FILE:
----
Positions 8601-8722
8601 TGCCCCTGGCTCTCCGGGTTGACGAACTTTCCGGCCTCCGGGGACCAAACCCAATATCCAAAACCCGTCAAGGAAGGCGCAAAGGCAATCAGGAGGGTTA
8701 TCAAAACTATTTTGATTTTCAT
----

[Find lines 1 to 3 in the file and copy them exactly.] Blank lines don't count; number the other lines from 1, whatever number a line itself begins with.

Positions 8601-8722
8601 TGCCCCTGGCTCTCCGGGTTGACGAACTTTCCGGCCTCCGGGGACCAAACCCAATATCCAAAACCCGTCAAGGAAGGCGCAAAGGCAATCAGGAGGGTTA
8701 TCAAAACTATTTTGATTTTCAT